YouTube’s decision to bet on the Flash overlay ad as the best way to monetize its content affects us profoundly. If rolled out across the entire array of YouTube videos, it instantly gives the site the most video inventory of any single property on the Web.
As it stands, the InVideo ads (as YouTube calls them) won’t be rolled out across all videos yet but across select content providers. This current batch of providers are assumed to have professional-quality content, making this a baby step toward a full rollout.
Overlay ads have been around for almost two years, with numerous properties and networks having implemented them with high degrees of success. These include VideoEgg, Blip.tv, Break.com, ScanScout, and others. My agency has been working with them as long as the option has been available, and we’ve learned a lot.
If you’ve been using video to advertise on the Web and have primarily been using pre-roll advertising, should you make the switch? Are pre-roll ads antiquated? Is this the next big thing in online video advertising?
The answers to those questions vary.
If you’ve been using pre-roll advertising, investigate the overlay format. Note that this will require unique creative geared toward inciting a user response rather than relying on a passive view to make an impact.
While a passive view does occur in an overlay experience, ideally you want to tease content or an experience that will resonate with the viewer. “Click here for more info” may suffice (depending on the product or brand), but better would be, “Click here for an exclusive peek at…” or “Watch it now!” Your audience is already in a video-viewing mode; if they know it’s an experience they can continue, they’ll be more likely to interact.
Utilizing motion in these overlays is another great way to grab attention. Fox’s use of these ads featured Homer dashing across the bottom of the video in an ad for “The Simpsons Movie.” But don’t use too much animation, it’s just distracting. While distracting someone to draw attention to your ad sounds like a great idea, too much of it will just cause the viewer to stop watching — hardly the desired effect.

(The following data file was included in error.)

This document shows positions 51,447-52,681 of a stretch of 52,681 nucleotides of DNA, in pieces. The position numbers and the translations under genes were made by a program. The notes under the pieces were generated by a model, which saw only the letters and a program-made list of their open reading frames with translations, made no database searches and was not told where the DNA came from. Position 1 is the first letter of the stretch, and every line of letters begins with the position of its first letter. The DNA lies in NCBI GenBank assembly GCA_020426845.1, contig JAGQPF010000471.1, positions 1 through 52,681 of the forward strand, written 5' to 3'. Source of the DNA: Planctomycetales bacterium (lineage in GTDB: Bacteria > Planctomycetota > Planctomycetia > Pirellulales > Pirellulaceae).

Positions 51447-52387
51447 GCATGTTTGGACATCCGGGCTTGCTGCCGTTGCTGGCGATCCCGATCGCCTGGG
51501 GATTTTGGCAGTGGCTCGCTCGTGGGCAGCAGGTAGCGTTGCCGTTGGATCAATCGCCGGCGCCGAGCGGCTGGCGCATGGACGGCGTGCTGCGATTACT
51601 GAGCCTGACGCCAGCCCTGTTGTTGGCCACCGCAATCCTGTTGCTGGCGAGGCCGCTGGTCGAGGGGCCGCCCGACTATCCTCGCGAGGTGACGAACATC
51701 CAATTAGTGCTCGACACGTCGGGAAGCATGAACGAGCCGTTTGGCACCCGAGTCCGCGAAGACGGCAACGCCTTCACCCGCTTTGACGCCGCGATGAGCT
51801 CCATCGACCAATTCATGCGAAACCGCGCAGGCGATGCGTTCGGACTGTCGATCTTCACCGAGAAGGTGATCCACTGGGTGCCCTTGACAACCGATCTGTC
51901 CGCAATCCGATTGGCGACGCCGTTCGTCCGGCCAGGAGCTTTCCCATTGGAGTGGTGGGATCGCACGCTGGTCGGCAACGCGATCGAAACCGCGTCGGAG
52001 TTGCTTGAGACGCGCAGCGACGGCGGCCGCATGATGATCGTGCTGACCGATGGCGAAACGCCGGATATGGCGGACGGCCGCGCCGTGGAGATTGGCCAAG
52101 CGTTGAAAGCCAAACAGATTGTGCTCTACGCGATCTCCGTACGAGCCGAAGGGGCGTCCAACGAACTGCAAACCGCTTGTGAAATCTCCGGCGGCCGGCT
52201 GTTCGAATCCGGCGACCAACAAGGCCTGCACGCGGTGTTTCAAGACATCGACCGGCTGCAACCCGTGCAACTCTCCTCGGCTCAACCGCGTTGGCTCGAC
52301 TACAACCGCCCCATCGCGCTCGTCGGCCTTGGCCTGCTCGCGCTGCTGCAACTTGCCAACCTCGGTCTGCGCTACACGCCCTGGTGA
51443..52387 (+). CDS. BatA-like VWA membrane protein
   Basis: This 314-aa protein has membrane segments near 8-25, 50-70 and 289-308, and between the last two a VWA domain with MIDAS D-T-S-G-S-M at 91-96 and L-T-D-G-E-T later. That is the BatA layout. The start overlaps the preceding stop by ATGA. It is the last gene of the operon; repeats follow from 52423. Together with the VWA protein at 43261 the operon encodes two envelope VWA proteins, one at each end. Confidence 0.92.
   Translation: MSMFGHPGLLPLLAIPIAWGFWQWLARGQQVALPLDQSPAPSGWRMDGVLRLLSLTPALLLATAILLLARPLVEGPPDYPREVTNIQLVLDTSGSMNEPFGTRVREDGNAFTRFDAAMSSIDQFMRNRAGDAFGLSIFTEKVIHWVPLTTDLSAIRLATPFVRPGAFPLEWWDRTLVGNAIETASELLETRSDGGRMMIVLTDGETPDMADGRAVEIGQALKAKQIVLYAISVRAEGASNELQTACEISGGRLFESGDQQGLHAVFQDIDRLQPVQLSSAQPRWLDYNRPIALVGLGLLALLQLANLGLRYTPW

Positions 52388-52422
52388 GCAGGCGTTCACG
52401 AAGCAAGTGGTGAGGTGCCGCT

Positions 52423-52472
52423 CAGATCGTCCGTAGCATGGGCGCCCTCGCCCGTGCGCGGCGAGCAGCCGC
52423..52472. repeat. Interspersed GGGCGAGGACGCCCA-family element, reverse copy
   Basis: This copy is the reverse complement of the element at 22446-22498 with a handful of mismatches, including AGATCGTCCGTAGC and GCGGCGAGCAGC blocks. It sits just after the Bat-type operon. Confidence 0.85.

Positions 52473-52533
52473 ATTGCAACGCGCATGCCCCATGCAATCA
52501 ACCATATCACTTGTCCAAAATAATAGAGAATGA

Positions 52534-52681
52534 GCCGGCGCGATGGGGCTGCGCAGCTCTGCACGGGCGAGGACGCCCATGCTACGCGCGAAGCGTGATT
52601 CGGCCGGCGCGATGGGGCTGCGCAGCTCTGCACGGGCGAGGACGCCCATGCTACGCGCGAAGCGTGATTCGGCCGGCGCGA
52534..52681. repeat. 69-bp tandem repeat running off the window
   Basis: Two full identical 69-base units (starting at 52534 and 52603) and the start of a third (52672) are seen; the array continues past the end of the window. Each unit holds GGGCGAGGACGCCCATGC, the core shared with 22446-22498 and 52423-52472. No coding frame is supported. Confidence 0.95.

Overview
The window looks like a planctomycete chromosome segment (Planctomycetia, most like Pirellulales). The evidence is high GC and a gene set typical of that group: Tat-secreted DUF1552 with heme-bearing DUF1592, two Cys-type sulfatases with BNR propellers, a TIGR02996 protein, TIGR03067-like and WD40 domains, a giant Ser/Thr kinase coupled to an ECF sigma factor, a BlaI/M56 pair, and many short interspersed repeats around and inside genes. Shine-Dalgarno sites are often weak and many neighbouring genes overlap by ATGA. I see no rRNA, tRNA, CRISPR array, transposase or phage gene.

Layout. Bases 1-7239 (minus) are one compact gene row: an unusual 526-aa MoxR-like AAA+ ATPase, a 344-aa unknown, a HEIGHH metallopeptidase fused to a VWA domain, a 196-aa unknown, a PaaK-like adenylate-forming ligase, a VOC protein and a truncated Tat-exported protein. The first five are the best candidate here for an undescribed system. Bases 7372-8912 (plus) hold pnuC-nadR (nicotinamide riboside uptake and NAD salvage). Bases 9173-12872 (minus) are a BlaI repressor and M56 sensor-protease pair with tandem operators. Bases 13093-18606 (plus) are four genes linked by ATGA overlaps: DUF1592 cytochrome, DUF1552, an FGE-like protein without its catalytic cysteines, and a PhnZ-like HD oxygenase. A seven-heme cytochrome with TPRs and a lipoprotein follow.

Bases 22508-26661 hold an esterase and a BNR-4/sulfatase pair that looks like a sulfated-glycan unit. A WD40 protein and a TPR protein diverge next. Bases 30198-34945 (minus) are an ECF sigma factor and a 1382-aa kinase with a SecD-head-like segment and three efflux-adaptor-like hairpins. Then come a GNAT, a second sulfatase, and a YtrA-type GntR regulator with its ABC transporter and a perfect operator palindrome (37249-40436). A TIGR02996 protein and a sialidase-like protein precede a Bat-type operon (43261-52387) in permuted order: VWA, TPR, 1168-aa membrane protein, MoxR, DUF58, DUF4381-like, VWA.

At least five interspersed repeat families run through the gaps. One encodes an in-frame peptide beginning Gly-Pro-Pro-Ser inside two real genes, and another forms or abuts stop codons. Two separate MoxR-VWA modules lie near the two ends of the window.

Pre-roll advertising also tends to lead to aborted viewing, though it’s tolerated when in front of professionally created content of known quality. Pre-roll is still a great way to get a message across, as has been the :15 and :30 formats for decades. However, advertising created for the content performs best, and the shorter the better. Frequency capping is key but should usually be the responsibility of the publisher to avoid oversaturation.
Overlay advertising will likely remain the preferred solution when it comes to monetizing the largest amount of user-generated video content (the long tail), so it’s best to start testing this format now, in controlled doses, to determine what kind of messaging will be best for your brand.
Experiment now. This format won’t be experimental for long.
They're arguably the most annoying video ad formats in existence, but soon they'll be a thing of the past, at least on YouTube.
I didn’t vote for him last November. There was no way this registered Democrat from the blue state of Massachusetts would check that box. But I have to give him props for his tweets.
27-year-old Swede Felix Kjellberg, who goes by the name PewDiePie on YouTube, has found himself at the center of a firestorm.
The explosive growth of video in 2016 makes 2017 an important year for video content and as more publishers are tempted to use it, it’s useful to consider the best strategies to maximise its effectiveness.